Inspired by Gilberto Santa Rosa, Puerto Rican salsa singer Victor Manuelle follows his own course with the release of his 16th studio album, Que Suenen Los Tambores. It is an extraordinary sharp record, arguably one if not the best release in his musical career so far. Three singles have been released ahead of the album launch, of which the title-song had set the highest anticipation.
Victor Manuelle (El Sonero de la Juventud) is known for his salsa romantica, but Que Suenen Los Tambores has a lot of variety in terms of salsa styles and rhythms. Not a single song is inferior to the others. From the vallenato accordion in the intro of Agua Bendita, the salsa dura of Sal A Bailar, the classic salsa composition Isabela, to the breezy and romantic composition of La Vida Perfection, this is a very vibrant album that must be part of your latin CD collection.
Latin Grammy Award winner and Puerto Rican salsa giant José Luis Feliciano Vega, better known as Cheo Feliciano, has died in a car crash on the island. He was one of the pioneers of salsa music and member of the Joe Cuba Sextet before he joined the legendary Fania All Stars. Among his most famous bolero and salsa songs are El Raton, Busca Lo Tuyo, Nabori and Anacaona.
Two weeks ago merengue-star Elvis Crespo has released his 10th studio album, One Flag. It can be claimed that the Latin Grammy Award-winning singer’s fame is still attributable to his first single, Suavemente – the merengue counterpart of Aventura’s Obsession. However, the American-born Puerto Rican artist is able to exceed this previous success with this new CD.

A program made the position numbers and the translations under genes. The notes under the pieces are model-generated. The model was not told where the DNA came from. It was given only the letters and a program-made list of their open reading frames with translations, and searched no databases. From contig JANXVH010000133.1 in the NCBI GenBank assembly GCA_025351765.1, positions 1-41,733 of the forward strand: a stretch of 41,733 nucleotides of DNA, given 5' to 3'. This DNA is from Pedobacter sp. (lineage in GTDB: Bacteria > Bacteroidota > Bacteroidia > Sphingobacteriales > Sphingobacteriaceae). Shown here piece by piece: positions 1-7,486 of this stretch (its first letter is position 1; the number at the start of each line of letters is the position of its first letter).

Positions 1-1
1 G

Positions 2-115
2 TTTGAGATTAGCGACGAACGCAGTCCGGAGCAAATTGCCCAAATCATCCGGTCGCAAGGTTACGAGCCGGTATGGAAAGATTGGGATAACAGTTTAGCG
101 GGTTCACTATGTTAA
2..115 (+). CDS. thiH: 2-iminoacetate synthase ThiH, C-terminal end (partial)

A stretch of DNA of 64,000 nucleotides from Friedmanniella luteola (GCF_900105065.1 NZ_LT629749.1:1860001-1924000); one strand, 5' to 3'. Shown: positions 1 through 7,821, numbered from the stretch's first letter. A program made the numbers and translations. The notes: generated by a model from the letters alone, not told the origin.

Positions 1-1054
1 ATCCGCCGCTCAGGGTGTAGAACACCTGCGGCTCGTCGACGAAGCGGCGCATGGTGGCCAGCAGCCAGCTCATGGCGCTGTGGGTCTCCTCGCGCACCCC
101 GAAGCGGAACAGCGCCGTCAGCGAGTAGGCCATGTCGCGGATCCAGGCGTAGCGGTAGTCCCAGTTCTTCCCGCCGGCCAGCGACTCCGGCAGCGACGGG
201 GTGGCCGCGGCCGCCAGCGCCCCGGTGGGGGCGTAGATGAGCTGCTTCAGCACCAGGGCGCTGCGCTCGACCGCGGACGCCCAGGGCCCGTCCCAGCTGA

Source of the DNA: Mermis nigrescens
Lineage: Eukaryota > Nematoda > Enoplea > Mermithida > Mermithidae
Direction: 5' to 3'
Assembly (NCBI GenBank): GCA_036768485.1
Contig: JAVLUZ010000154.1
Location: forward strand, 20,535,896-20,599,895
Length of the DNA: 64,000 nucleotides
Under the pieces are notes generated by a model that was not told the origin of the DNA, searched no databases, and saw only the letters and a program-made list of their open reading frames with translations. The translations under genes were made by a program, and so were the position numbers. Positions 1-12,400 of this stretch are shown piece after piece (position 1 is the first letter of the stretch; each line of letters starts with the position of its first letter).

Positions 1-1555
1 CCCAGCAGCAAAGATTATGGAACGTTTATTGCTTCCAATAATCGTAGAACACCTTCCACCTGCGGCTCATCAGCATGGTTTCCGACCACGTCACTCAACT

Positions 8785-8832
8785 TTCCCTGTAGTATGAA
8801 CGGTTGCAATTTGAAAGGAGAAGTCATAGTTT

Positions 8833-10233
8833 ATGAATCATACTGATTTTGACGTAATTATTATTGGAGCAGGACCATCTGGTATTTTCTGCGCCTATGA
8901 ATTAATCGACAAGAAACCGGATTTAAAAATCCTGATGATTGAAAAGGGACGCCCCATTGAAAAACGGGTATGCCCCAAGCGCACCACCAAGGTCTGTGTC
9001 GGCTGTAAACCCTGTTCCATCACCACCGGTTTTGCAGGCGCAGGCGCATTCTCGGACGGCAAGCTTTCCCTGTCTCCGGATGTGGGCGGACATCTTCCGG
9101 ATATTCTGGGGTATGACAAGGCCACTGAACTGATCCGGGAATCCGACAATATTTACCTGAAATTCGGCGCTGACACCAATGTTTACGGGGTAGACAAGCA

The most sticky songs on the album are featured: Pegaito Suevecito featuring Fito Blanko from Panama and Sopa De Caracol featuring the popular American-Cuban Pitbull. No Hay Compromiso, among with the majority of the other songs on the album, has those typical pounding merengue beats indeed without concessions.
This album is another example of the trend that, with the increasingly prominent presence of uptempo electronic beats, different latin and caribbean genres such as reggaeton, merengue and dancehall are mingling together into a new blend of urban latin pop. Bembe De Infieles is the best example of this.
Undeniably, the ultimate Latin album release this summer was Marc Anthony’s comeback on the 23rd of July. Although the name 3.0 suggests another rebirth of the widely loved Puerto Rican celebrity, it is the same Marc Anthony on top of his salsa game.
When you are into the salsa scene, you have definitely heard most of the album on the dance floor already: the strong melodies, the decent build-up of songs, the vivid horn and piano sections, and the deep emotive vocals.
Releasing Vivir Mi Vida as the first single had been a safe choice, but you’ll find songs like Volver A Commenzar, Flor Palida and Espera much more musical. That being said, it’s a shame the 10th and last track had to be a repulsive mix of the hit single. The only blemish on the album, really.
If Marc Anthony’s melodramatic voice fits your taste, this album is likely to surpass your favorite covers on El Cantante.